Monday, 7 September 2009

Borrowing plants

When you live in such close proximity as a London terrace, it helps if you can borrow your neighbour's garden. I am lucky that I have generous gardeners next door, who have planted bananas, echiums, a gingko tree and as much as they can cram in, so we have a wonderful view to the rooftops beyond. And closer still, the wisteria is shared over the trellis that divides our plots. Yesterday Fabrice painted the wonderful pendulous pods so that he would stop bumping his head on them.

Tuesday, 1 September 2009

September mourning?

That autumn back-to-school feeling never really goes away. And it feels especially acute after a long weekend. The trees seem to have started shedding lots more leaves just because it's the official first day of autumn; Radio 4 is glumly predicting the onset of winds and bluster.
What happened to the joys of an indian summer? Against the odds, I am clinging onto a faint whisper of optimism. Autumns have been so mild in recent years, that I have planted bulbs in short sleeves on the second weekend of October for at least the past two, into ground hard as concrete because it hasn't rained for weeks.
So today I celebrated September by planting out some basil. Excuse me? Yes, any book will not have in its timely advice that now is the season to plant out basil. But I had two pots, one supermarket bought and one grown from seed that never made it out into my garden, and deserve a better end to the season than languishing on the kitchen windowsill. So I thought I'd see if six weeks more growing time outdoors will generate enough new leaves for a jar of pesto.

Sunday, 30 August 2009

Rurban life

I'm staying in my garden this weekend and that's just fine. In fact it's the perfect thing to do on a bank holiday weekend when everyone else is either doing things out of town or at the Carnival. Last week though, I had an attack of urbanitis and had to escape for a dose of Country.

Joyfully, I didn't have to go too far - a long drive and traffic jams are guaranteed to aggravate the symptoms. But a walk along the river at Richmond is surprisingly almost rural and helps start the cure. Once past the boating houses, the meadows at Petersham even host cows (nice to look at from afar, but assiduously avoided due to their current killer status); and the path along the Thames is fringed with wild plantlife and muddy enough to seduce you into feeling that you really are quite far away from the city; as long as you can ignore the underbellies of 747s flying into Heathrow. At only 20 minutes from home, it's definitely a no.1 Rurban experience.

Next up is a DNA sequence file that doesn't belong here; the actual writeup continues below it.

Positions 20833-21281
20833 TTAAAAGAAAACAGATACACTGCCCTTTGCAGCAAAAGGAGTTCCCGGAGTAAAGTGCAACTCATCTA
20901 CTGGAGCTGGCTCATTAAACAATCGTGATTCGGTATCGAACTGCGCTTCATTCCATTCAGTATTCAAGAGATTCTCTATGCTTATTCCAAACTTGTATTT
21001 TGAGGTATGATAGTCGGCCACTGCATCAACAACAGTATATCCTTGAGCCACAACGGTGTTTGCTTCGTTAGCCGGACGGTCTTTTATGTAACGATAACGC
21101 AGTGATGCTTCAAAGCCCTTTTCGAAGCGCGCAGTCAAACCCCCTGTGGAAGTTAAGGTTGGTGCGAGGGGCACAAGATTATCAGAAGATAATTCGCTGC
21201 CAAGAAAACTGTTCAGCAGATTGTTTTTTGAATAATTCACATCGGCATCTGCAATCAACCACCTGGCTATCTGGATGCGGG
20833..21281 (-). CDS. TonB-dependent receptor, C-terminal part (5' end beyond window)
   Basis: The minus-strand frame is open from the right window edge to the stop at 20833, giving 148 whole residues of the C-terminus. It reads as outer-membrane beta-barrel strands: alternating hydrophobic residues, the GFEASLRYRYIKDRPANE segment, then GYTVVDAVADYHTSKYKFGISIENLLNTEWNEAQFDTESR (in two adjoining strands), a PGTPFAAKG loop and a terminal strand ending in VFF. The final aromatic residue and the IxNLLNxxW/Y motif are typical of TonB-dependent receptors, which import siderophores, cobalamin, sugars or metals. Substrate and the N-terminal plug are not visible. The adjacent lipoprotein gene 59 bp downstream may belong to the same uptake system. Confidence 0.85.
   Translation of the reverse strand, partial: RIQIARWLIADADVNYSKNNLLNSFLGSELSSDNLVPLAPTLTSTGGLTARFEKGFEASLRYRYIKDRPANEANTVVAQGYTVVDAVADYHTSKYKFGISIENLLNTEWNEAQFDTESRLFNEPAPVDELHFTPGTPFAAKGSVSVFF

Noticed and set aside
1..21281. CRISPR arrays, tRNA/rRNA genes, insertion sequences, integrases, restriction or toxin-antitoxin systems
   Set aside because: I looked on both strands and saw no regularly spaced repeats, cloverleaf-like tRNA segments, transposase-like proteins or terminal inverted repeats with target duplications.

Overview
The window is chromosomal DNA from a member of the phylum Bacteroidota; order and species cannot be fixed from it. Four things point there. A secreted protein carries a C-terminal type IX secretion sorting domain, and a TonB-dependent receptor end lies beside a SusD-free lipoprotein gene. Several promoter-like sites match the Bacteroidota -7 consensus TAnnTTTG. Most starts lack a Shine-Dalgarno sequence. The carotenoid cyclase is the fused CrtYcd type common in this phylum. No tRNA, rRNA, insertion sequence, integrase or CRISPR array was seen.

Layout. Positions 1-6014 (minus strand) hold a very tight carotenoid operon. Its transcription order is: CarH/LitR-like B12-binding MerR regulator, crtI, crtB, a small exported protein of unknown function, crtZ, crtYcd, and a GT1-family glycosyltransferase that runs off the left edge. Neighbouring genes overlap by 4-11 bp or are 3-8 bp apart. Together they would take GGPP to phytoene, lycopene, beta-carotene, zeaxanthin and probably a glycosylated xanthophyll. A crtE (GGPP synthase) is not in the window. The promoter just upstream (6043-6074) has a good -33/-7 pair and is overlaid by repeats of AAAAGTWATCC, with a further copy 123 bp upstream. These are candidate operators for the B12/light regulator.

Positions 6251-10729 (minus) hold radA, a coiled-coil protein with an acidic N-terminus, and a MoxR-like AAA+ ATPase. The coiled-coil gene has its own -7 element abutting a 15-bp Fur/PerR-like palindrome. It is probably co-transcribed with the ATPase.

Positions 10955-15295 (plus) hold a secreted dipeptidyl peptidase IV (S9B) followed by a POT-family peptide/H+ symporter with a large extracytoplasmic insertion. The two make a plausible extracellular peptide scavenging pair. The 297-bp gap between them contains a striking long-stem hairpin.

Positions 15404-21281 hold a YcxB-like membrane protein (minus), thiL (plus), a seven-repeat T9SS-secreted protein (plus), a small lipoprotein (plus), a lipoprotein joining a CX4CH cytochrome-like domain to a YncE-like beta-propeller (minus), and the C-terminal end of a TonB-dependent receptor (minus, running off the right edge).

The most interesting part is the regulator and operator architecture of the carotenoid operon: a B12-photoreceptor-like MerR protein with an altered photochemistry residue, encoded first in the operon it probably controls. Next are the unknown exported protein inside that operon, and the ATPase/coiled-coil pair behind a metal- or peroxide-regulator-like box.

Still not cured, though, I headed further afield. Officially in the country, but only a short Sunday drive into deepest, darkest Surrey, lies the wonderfully-named village of Friday Street. Thankfully it is very poorly signposted, so perhaps will remain undiscovered by townie daytrippers like me Dan, Nick and Ian. With mossy, gnarled woods to walk through, a hidden treasure of a pub, a sumptuous pond and an honesty table of plants for 50p a pot (I bought an unnamed tiny succulent), it felt like we'd taken an enchanted turn off the M25 and reached Dorset in less than an hour.

But this was just an interlude before our intended destination, the Hannah Peschar Sculpture Garden/. We enjoyed lunch at the Stefan Langton Inn so much (it was pudding heaven) that we left ourselves barely an hour before Hannah rang her closing bell, but it was just enough for a taster tour.

I first visited 10 years ago and loved it as much this time, although being a woodland garden, spring is probably a better time to visit. But the sculptures do sit in the landscape so well, whatever the season. There's a mix of the fun, the cliched and the beautifully crafted, and we entertained ourselves with the reflective pieces; but my favourite was the fence-sculpture made of reclaimed dead branches, and I wish I had £6k spare and a big garden to display it in... Modern art aside, the ducks in the pond were the stars of the show.

Saturday, 29 August 2009

Going to seed

City seeds should be standard issue. If we all carried around a handful in our pockets and scattered them as we walked, colour would slowly colonise the capital. Seeds I'm saving this year: nasturtium, foxglove, poppy, hollyhock. These are earmarked to bring some colour to the little graveyard at the end of my road next summer.